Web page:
A large percent of the population of Guinea-Bissau are ethnic religionists, following their traditional beliefs. Less than half (primarily the Fulani, Mandinka and Biafada) are Muslims. A small number of the people are Christians. Among the Biafada, the majority are Sunni Muslims. The rest are either Christians or animists, believing that non-living objects have spirits.

What Are Their Needs?

The Biafada are nearly 100% Sunni Muslims, having gone over to Islam over the past century. Underneath, many still practice old animist rites to some extent, though they will seldom admit this. Their believe is a mixture of Islamic doctrine and animistic convictions. Their Islamic believes and practices have been considerably strengthened over the past 20 years, turning them into staunch Muslims. Although there are undoubtedly a few Biafada Roman Catholics in the capital Bissau, the Roman Catholic church has not made any inroads among them in the tribal areas. There are about a dozen known evangelical/protestant Biafada believers, all but four or five of them living outside Biafada territory. There isn't a Biafada church. Though there are a number of churches in the Biafada territory due to the fact that the population is very mixed, Biafada are not attracted to these churches as they consist mainly of people from animistic background. Pork consumption and the use of drums in the church generally prevent any really interest in the evangelical churches from the side of the Biafada. There is one young Biafada man in Bible Institute training to be a pastor with a vision of reaching his own people group.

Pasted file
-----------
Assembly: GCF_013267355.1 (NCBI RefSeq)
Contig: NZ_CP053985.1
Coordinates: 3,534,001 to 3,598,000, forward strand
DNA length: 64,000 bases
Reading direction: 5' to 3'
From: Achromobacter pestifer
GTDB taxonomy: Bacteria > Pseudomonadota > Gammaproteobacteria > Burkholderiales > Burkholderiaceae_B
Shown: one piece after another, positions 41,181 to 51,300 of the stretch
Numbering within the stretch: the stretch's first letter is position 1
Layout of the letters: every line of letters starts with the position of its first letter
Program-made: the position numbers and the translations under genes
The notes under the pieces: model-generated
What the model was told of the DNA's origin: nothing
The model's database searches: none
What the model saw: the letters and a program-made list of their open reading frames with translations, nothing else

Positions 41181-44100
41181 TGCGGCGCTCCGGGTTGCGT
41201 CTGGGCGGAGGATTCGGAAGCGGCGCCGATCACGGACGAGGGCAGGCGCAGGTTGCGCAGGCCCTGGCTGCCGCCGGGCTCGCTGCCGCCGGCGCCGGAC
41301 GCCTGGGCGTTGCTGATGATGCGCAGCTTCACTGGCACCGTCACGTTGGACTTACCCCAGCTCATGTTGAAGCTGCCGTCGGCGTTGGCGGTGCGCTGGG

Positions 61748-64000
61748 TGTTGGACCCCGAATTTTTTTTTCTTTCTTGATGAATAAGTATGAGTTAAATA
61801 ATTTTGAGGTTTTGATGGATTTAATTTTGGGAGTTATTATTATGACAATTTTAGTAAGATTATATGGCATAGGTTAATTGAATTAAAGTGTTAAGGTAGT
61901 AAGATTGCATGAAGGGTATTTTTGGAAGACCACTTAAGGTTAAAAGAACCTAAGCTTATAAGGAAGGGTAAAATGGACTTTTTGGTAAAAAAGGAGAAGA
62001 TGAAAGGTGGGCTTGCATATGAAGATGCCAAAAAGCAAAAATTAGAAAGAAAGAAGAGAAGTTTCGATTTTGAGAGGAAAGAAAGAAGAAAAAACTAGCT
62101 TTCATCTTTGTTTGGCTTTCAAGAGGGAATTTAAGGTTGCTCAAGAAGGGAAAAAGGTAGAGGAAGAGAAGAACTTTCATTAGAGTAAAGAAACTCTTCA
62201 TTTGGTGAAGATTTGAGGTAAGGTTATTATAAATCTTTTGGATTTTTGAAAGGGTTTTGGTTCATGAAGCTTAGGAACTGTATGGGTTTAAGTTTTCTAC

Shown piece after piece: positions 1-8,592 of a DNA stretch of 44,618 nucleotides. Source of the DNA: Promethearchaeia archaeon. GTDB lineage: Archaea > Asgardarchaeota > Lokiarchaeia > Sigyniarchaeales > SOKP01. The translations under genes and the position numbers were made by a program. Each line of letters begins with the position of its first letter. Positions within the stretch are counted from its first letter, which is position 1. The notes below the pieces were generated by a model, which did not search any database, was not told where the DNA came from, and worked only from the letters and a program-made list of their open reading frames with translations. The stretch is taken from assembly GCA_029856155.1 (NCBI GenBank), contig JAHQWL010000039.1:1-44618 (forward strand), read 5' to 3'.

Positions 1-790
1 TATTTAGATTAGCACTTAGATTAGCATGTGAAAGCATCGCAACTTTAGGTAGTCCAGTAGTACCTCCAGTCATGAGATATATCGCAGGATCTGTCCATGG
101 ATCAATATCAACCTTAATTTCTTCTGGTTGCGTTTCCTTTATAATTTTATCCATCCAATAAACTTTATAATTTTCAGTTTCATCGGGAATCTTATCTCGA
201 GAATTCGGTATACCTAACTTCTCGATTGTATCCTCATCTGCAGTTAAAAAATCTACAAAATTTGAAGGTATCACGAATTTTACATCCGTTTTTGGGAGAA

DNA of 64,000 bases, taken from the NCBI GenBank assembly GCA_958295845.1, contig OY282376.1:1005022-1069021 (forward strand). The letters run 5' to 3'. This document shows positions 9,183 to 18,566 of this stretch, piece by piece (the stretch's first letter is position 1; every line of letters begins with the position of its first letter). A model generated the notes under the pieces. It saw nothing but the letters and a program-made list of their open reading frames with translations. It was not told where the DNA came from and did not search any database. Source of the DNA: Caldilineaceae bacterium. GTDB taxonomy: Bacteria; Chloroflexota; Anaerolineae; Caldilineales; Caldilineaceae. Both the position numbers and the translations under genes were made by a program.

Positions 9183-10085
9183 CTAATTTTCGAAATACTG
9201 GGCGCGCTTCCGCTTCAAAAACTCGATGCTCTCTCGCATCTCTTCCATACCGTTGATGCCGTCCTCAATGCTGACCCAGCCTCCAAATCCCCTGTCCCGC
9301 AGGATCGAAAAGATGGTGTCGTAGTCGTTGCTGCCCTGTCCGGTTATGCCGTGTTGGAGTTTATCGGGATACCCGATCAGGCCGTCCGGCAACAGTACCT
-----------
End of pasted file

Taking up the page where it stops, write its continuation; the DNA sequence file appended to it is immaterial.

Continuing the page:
There aren't any resources in the Biafada language, except for old gospel cassettes.

Prayer Points

Ask the Lord of the harvest to send additional laborers to work among the Biafada of Guinea-Bissau.
Ask the Lord to save key leaders among the Biafada who will openly proclaim the Gospel.
Pray that God will give the Biafada believers boldness to share Christ with their own people.
Ask God to raise prayer teams who will begin breaking up the soil through worship and intercession.
Ask the Lord to bring forth a strong Biafada church for the glory of His name!

Text Source:   Bethany World Prayer Center